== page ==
More people need to appreciate puzzle games. There’s something special about clearing a level using only your wits, and Eets captures that feeling perfectly for users of Microsoft’s popular Xbox Live Arcade.
Eets exists in a world of prankster whales, radioactive ginseng, and mood-altering chocolate chips and marshmallows. The game borrows a lot from Lemmings but is different enough to carve out its own niche instead of feeling like a knock-off. The concept behind Eets is a simple one: guide the titular Eets through each of the game’s 123 screen-sized levels and collect the puzzle piece at the end. The catch, however, is that it’s impossible to control Eets directly. Instead the player places items on the playing field that either affect Eets‘ mood or change his location. Prankster Whales, for example, have the ability to suck Eets into their mouths and launch him great distances while Chocolate Chip Clouds can make Eets angry by firing chips at him, or they can make him happy by allowing him to eat the chips instead of hitting him with them.
In addition to altering the environment and moving Eets, some items alter Eets‘ mood and his abilities along with it. When frightened, Eets will move slowly and turn around if he reaches a ledge. When happy he will hop from ledges, and when angry he will jump as far as possible from ledges (about twice as far as when happy).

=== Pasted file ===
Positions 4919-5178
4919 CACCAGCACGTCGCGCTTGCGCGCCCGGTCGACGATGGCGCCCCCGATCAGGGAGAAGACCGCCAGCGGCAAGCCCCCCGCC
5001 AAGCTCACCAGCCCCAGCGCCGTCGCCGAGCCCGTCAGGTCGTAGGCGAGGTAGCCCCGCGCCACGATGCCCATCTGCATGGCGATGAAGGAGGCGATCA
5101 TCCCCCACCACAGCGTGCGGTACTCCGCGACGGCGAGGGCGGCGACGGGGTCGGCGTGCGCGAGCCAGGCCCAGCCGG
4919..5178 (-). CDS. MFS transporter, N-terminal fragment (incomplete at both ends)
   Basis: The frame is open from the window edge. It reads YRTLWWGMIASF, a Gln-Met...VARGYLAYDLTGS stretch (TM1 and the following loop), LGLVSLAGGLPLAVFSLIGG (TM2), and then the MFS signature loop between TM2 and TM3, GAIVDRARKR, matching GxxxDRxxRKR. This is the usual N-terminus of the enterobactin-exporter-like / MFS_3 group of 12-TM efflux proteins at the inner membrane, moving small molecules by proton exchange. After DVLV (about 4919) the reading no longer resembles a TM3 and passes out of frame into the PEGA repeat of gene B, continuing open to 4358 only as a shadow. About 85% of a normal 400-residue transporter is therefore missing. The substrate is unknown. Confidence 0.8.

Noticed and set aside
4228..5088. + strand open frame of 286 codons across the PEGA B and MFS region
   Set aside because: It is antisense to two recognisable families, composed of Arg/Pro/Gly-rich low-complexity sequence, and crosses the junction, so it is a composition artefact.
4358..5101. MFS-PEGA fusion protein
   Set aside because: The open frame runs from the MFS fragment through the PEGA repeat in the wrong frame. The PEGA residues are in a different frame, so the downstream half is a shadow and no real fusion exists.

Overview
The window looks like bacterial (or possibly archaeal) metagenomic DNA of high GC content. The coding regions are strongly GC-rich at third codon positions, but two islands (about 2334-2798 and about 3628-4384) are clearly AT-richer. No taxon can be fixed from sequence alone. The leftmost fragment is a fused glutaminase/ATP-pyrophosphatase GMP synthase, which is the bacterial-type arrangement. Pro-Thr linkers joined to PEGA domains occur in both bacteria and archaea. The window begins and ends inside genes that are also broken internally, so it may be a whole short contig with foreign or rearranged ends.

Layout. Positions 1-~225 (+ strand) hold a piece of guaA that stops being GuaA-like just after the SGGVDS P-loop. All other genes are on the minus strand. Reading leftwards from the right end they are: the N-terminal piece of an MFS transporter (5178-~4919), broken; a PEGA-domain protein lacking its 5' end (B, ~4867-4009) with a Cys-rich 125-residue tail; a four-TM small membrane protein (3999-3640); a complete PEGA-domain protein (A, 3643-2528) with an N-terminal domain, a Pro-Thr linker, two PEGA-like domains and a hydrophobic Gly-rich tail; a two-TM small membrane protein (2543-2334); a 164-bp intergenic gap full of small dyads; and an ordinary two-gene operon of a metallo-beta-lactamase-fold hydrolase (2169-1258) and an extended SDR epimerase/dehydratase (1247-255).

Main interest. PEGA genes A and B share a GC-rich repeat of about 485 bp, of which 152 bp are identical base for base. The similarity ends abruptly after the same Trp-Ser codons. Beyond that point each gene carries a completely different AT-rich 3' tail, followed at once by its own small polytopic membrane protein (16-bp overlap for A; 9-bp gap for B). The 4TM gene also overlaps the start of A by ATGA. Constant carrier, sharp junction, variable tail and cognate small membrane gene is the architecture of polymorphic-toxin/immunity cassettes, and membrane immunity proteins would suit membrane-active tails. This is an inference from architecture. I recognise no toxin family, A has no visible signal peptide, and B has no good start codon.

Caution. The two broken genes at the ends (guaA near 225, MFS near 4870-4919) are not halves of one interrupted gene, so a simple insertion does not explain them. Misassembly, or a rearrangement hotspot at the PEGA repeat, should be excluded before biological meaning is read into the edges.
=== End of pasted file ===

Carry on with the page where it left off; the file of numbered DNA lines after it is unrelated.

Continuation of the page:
Something that many puzzle games feature in great amounts is frustration. Things move too quickly or levels must often be restarted wholesale upon failure, but Eets is different. Items are placed at your leisure, and the action doesn’t start until you say so by pulling the right trigger. Even then, if things are moving too quickly, Eets‘ speed can be altered by pulling the left trigger; if things don’t go according to plan, then pull the right trigger again to return to the item placement interface with all your items placed exactly where you left them. The emphasis on trial and error is much more fun when there’s no punishment associated with forced re-placement of items.
Eets isn’t pushing the envelope graphically, but it is a joy to behold. Much like Alien Hominid HD, Eets‘ Flash-inspired graphics create a world that feels like it was pulled straight out of a comic book or Saturday morning cartoon. The cute presentation should be at odds with the game’s head-scratching difficulty, but it works.
Also of note is Eets‘ included minigame, Marsho Madness. While the main game is a puzzler, Marsho Madness is an action game for up to four players. Here Eets is trapped in the center of the screen while enemies constantly move towards him. To dispatch the enemies, the player must enter a button sequence above their head and pull the right trigger. For local multiplayer, Marsho Madness gives Heavy Weapon a run for its money; the only way it could be better would be if the game supported online multiplayer as well.
If you’re hurting for a good puzzler, then Eets is an easy purchase. Unfortunately, the difficulty of the later levels and the lack of action ensure that Eets is not for everybody. Fortunately, those that are still on the fence can check out the freely available demo.